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We report an interesting case of a right temporal pre-auricular arteriovenous fistula (cirsoid aneurysm) causing intractable tinnitus successfully managed by transarterial n-butyl cyanoacrylate glue embolisation.
A 52-year-old female presented with a one-year history of tinnitus and pulsatile swelling in the right pre-auricular region. A colour Doppler ultrasound test and magnetic resonance angiography revealed a high-flow scalp arteriovenous fistula with a feeder vessel from the distal superficial temporal artery, which drained into the corresponding, dilated, tortuous vein. The patient underwent diagnostic digital subtraction angiography. This was followed by transarterial embolisation of the fistula using a 50 per cent mixture of n-butyl cyanoacrylate glue and Lipiodol®, with manual distal venous occlusion. A successful outcome was achieved with instant relief of symptoms.
Cirsoid aneurysms of the facial region, an uncommon cause of tinnitus, can be effectively managed by endovascular embolisation. This treatment obviates the need for surgery, which is associated with an increased risk of complications such as scarring, deformity and bleeding.
An overview of the equations of state (EOS) with a short summary of shock wave experiments with laser induced impact flyer, relevant to EOS study, is presented. The “old-new” ellipsometry is suggested and described for the EOS research. The detection of phase transitions of the first kind (solid-solid) as well as phase transition of the second kind (Curie point as an example) is demonstrated. Furthermore, the temperature measurements are not possible without the knowledge of the emissivity, a parameter that can be measured by using ellipsometry techniques.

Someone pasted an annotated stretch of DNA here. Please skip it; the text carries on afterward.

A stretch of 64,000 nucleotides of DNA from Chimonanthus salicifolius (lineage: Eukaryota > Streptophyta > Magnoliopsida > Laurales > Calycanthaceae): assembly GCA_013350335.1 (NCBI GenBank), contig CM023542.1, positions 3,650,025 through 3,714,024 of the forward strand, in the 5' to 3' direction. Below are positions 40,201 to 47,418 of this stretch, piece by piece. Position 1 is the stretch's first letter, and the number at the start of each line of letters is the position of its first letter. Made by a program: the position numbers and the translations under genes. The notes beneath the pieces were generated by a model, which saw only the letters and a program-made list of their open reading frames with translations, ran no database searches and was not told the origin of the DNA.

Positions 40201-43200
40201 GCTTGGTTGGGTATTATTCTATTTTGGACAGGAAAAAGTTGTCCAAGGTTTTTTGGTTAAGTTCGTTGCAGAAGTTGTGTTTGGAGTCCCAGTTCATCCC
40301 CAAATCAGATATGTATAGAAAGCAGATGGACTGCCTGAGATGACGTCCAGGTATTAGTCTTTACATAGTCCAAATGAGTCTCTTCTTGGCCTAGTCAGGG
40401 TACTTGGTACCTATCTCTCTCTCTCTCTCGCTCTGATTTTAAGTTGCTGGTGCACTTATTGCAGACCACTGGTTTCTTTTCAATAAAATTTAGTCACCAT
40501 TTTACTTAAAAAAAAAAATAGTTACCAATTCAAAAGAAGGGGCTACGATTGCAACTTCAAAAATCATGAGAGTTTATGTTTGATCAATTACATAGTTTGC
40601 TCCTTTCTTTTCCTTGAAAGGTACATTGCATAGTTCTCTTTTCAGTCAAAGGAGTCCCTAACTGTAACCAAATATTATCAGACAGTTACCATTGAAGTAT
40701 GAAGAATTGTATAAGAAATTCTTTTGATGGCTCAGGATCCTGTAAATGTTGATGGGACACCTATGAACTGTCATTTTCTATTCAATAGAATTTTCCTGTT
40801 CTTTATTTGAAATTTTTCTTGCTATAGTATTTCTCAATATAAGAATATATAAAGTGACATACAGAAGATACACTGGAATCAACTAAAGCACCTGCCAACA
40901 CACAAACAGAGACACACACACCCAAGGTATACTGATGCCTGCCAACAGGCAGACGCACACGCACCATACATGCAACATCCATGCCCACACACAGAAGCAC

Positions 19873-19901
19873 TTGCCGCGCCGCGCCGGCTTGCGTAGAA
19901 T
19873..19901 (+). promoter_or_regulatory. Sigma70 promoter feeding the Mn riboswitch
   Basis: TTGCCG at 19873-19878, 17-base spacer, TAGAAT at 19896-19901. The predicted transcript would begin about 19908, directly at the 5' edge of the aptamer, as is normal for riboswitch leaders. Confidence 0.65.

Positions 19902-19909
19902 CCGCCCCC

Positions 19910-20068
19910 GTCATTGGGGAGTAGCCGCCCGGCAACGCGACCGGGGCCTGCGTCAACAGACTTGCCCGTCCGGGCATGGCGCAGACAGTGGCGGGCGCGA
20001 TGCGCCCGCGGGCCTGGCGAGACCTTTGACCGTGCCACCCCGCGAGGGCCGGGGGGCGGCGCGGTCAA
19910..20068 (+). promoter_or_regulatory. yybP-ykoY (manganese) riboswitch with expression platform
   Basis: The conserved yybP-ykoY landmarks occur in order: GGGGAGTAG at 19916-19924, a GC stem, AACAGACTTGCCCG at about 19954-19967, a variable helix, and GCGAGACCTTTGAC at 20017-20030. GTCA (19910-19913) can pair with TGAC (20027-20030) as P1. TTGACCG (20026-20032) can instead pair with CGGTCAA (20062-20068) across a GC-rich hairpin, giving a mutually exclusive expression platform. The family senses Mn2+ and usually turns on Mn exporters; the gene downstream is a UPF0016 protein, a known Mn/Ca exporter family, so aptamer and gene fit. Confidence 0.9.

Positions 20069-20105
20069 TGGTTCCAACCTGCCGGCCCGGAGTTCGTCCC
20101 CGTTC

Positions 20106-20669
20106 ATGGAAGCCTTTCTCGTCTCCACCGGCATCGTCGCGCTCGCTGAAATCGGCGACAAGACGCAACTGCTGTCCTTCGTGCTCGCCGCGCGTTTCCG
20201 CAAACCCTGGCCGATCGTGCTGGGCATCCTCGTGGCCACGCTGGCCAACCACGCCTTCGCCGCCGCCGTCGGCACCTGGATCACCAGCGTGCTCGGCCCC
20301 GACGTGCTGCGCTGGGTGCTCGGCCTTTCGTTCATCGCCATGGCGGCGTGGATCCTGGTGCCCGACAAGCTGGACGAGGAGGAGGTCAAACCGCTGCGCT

A new scale for the evaluation of feelings of guilt is described. Two types of guilt feeling were of potential interest: ‘delusional’ guilt or shame (experienced in relation to one's actions), and ‘affective’ guilt (a more general feeling of unworthiness). Reliability and validity analyses for the first (15–item) version of the scale were performed in three separate and contrasting clinical samples. The second and final (seven-item) version was tested in another sample of major depressives and in normal controls. The HRSD was used as a measure of severity throughout. The BDI and Widlöcher psychomotor retardation scale were also used as external criteria for the seven-item scale. Exploratory factor analysis of this sample yielded two factors – ‘cognitive/attitudinal’ and ‘mood/feeling’ – of which only the first correlated with scores for psychomotor retardation. It is suggested that these two factors represent two forms of guilt, but that only the former is related to a putative dopaminergic disorder. Guilt scores and measures of severity were not correlated. It is suggested that feelings of guilt should be considered as a behavioural marker for a subtype of depression.
Kachru (1965, 1966) has presented a detailed analysis of the idiosyncratic vocabulary items of Indian English (hereafter IE). He observes that “in India an idiom of English has developed which is Indian in the sense that there are formal and contextual exponents of Indianness in such writing, and the defining-context of such idiom is Indian setting” (1965:396). To illustrate how IE has become culture bound in India, he mentions many formations, such as confusion of caste, dung wash, saltgiver, rape-sister, etc., drawn from IE fiction, and calls them Indianisms.
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